In the recent case of American Power & Light Co. v. Securities and Exchange Commission, 329 U.S. 90, 100, 67 S.Ct. 133, 140, Mr. Justice Murphy said, in part, after stating specific things concerning which Congress could act:

"In short, Congress is completely uninhibited by the commerce clause in selecting the means considered necessary for bringing about the desired conditions in the channels of interstate commerce. Any limitations are to be found in other sections of the Constitution. Gibbons v. Ogden, 9 Wheat. 1, 196, 6 L.Ed. 23."

"If shippers and carriers stipulate for specified rates, although the rates may be lawful when the contracts are made, if Congress through the Interstate Commerce Commission exercises its authority and prescribes different rates, the latter control and override inconsistent stipulations in contracts previously made." Norman v. Baltimore & Ohio R. Co., supra, 294 U.S. p. 308, 55 S.Ct. 416.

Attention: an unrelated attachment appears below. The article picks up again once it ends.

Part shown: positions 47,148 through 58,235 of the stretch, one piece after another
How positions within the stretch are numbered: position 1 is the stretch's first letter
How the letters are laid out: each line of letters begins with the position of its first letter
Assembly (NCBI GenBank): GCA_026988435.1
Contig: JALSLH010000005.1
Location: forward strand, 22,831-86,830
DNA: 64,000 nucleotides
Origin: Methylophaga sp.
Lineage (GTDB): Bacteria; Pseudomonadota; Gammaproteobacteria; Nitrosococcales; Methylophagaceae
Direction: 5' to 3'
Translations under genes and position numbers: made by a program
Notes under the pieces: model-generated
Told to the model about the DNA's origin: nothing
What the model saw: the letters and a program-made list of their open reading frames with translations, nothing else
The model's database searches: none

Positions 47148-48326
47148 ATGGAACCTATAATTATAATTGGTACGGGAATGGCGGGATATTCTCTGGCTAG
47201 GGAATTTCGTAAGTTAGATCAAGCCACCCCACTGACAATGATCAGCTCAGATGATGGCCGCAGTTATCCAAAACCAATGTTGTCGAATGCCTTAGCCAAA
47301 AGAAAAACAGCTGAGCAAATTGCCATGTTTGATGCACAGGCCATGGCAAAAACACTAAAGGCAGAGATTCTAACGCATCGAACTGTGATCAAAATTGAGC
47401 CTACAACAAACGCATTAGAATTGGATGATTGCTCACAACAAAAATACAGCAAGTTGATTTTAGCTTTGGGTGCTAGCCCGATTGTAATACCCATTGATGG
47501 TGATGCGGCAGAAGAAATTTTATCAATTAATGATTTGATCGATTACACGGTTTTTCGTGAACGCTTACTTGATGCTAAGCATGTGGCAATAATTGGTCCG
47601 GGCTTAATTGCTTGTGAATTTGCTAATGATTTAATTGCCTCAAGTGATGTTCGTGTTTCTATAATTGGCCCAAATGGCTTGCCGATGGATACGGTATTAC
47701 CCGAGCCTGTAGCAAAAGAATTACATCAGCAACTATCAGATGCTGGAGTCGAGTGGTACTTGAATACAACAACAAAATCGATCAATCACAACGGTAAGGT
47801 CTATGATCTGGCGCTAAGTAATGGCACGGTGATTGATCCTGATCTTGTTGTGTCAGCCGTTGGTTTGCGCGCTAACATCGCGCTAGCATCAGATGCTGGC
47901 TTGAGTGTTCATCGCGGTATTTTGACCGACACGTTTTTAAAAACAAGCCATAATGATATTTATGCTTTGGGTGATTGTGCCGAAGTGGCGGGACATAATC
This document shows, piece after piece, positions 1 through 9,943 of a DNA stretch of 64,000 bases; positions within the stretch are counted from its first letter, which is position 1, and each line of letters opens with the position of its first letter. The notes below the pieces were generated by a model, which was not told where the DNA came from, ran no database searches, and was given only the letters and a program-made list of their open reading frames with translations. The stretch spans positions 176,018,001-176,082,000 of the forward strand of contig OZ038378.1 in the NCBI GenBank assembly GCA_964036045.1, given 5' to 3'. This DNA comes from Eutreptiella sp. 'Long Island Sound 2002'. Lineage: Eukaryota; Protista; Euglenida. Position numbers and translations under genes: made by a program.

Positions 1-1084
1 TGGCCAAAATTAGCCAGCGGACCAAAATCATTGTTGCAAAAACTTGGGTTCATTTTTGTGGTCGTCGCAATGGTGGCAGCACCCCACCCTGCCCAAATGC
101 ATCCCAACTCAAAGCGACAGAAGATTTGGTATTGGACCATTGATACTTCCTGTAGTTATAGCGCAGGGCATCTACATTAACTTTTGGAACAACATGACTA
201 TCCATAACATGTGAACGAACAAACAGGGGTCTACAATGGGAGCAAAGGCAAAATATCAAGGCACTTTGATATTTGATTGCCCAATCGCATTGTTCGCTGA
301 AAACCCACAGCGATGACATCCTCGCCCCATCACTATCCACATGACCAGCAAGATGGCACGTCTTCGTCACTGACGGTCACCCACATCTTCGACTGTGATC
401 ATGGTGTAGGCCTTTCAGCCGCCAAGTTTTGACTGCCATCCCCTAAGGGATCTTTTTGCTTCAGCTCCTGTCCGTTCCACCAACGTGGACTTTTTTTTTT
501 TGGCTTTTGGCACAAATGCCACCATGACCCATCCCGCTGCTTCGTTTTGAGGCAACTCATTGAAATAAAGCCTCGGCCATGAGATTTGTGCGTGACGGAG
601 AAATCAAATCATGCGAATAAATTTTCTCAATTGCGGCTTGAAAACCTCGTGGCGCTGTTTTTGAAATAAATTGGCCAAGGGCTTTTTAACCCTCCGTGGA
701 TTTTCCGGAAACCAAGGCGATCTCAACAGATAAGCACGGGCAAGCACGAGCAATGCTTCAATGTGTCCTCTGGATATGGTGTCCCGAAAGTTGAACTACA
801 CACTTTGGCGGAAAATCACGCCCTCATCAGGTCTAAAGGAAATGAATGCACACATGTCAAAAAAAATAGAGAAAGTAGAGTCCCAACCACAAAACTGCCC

In Kentucky & Indiana Bridge Co. v. Louisville & Nashville R. Co., 34 Am. & Eng. R. Cases 630, the court said:

"But the act to regulate commerce is a general law, and contracts are always liable to be more or less affected by general laws, even when in no way referred to. * * * It is a necessary effect of any considerable change in the public laws." (See: Louisville & Nashville R. Co. v. Mottley, 219 U.S. 467, 485, 31 S.Ct. 265, 55 L.Ed. 297, 34 L.R.A., N.S., 671.)

In Louisville & Nashville R. Co. v. Mottley, 219 U.S. 467, 31 S.Ct. 265, 271, 55 L.Ed. 297, 34 L.R.A.,N.S., 671, the court said, in part: